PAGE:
Issue 2: Paul Muldoon

Lines for the Centenary of the Birth of Samuel Beckett


Only now do we see how each crossroads

was bound to throw up not just a cross

but a couple of gadabouts with goads,

a couple of gadabouts at a loss

as to why they were at the beck and call

of some old crock soaring above the culch

of a kitchen midden at evenfall,

some old crock roaring across the gulch

as a hanged man roars out to a hanged man.

Now bucket nods to bucket of the span

of an ash yoke, or something of that ilk…

Now one hanged man kicks at the end of his rope 

in another little attack of hope.

Now a frog in one bucket thickens the milk.


Now a frog in one bucket thickens the milk

as it tries out for the sublime

from chime to birch-wood chime,

a frog thrown in with no more thought as to whilk

way he was geen

from the hussy turned resourceful housewife

than she gave to where in Ayreshire or Fife

her beloved spalpeen

might fetch up as a tatie-hoker,

a tatie-hoker revealing a lining of red tatted silk

to his sack-cloth, so to speak,

just as it’s revealed our stockbroker

is creaming off five hundred a week

while the frog in one bucket thickens the milk.


Now a frog in one bucket thickens the milk

as a heart might quicken behind its stave

at the thought of a thief who bilked

us of our life savings himself being saved.

Only now do we see… How spasm and lull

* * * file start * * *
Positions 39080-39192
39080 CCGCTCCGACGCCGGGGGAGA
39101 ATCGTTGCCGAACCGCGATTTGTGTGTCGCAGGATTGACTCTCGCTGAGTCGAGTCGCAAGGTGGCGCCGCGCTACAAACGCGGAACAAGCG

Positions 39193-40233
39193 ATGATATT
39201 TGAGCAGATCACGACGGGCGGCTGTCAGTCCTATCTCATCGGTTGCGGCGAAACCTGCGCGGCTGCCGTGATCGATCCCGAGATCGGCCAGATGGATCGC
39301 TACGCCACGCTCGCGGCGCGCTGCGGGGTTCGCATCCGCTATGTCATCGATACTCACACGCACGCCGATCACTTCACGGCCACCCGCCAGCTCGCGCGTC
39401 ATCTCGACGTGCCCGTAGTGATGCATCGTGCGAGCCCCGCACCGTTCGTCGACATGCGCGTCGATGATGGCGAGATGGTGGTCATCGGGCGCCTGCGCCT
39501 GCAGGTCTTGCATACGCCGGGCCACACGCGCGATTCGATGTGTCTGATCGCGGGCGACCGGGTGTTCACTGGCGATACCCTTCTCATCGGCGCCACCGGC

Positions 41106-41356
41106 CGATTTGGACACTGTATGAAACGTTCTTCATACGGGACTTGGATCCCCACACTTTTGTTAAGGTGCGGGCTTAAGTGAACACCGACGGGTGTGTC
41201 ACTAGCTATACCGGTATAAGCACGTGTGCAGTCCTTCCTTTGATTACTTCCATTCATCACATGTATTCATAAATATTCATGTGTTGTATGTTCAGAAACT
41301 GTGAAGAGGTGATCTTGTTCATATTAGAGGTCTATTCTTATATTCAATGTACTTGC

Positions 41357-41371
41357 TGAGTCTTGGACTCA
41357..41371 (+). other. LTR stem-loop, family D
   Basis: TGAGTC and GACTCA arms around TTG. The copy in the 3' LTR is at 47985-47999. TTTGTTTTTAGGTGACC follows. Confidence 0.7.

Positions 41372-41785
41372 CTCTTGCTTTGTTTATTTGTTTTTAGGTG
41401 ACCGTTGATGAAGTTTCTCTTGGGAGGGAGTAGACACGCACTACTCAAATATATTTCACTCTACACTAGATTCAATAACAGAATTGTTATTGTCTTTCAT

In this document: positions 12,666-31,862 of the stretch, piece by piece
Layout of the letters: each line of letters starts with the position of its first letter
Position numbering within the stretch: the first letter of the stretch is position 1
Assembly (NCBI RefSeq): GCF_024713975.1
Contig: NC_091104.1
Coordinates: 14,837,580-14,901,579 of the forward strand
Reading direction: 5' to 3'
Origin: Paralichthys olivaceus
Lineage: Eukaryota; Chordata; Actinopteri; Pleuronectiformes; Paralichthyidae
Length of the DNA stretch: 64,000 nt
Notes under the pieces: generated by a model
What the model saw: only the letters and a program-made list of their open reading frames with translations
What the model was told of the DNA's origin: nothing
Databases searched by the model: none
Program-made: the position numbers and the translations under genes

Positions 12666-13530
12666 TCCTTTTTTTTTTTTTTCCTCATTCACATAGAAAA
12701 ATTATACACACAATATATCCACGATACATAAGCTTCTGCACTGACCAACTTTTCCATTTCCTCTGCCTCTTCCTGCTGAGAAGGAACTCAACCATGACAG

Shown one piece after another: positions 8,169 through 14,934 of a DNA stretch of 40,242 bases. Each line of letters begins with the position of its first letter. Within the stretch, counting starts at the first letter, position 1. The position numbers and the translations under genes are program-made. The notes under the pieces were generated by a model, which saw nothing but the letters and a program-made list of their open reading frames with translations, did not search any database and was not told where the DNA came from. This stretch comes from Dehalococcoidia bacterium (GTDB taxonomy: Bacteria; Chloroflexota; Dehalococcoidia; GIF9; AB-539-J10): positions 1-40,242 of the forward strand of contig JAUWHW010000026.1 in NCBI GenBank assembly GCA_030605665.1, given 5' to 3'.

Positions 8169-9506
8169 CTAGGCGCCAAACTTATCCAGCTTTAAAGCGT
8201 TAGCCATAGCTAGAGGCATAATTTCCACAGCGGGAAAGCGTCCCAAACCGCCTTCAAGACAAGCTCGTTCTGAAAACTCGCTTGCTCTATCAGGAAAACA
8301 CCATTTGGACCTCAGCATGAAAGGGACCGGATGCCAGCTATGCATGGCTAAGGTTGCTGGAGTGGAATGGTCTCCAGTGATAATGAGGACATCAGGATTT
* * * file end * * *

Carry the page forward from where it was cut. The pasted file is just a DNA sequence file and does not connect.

are mirrored somewhat by lull and spasm

when the nitwit roars out to the numbskull

thinking he might yet narrow the chasm

between his own cask and the other’s keg,

thinking he might take the other down a peg

if not leave him completely in the lurch…

Leave him to ponder if it’s less an ash

yoke tipped by his bucket of balderdash,

less an ash yoke than a cross-bar of birch.


Less an ash yoke than a cross-bar of birch

from the single birch that insinuated itself into the grove

of oaks sacred to Jove

and took him in as from his perch

the nincompoop who’s churning our account

took in the other knucklehead

with the proposal that our aversion to being bled

is pretty much tantamount

to the old crock being averse to paying his ransom,

the bucket where you would search

for the significance of a frog taking the plunge

proving to be less cask than keg, the transom

from which the old crock offered his vinegar-sponge

less an ask yoke than a cross-bar of birch.


Less an ash yoke than a cross-bar of birch

and a birch-wood bucket where a frog breasts

the very milk we feared it would besmirch.

Only now do we see we’re at the behest

not of some old crock kicking the beam

but ourselves. We balk at the idea, balk

at the idea of a frog no sooner opening a seam

in milk than it’s… Surely not caulked?

Only now do we see how it’s ourselves who skim

determinedly through the dim

of evenfall with no more regard for our load

as we glance up through the sky-hoop 

than the ninny who roars back to the nincompoop,

“Only now do we see how each crossroads…”

Paul Muldoon's recent publications include Horse Latitudes: Poems (Faber & Faber, 2006) and The End of the Poem: Oxford Lectures (Faber & Faber, 2006)

Copyright © 2009 by Paul Muldoon, all rights reserved. This text may be used and shared in accordance with the fair-use provisions of Copyright law. Archiving, redistribution, or republication of this text on other terms, in any medium, requires the notification of the journal and consent of the author.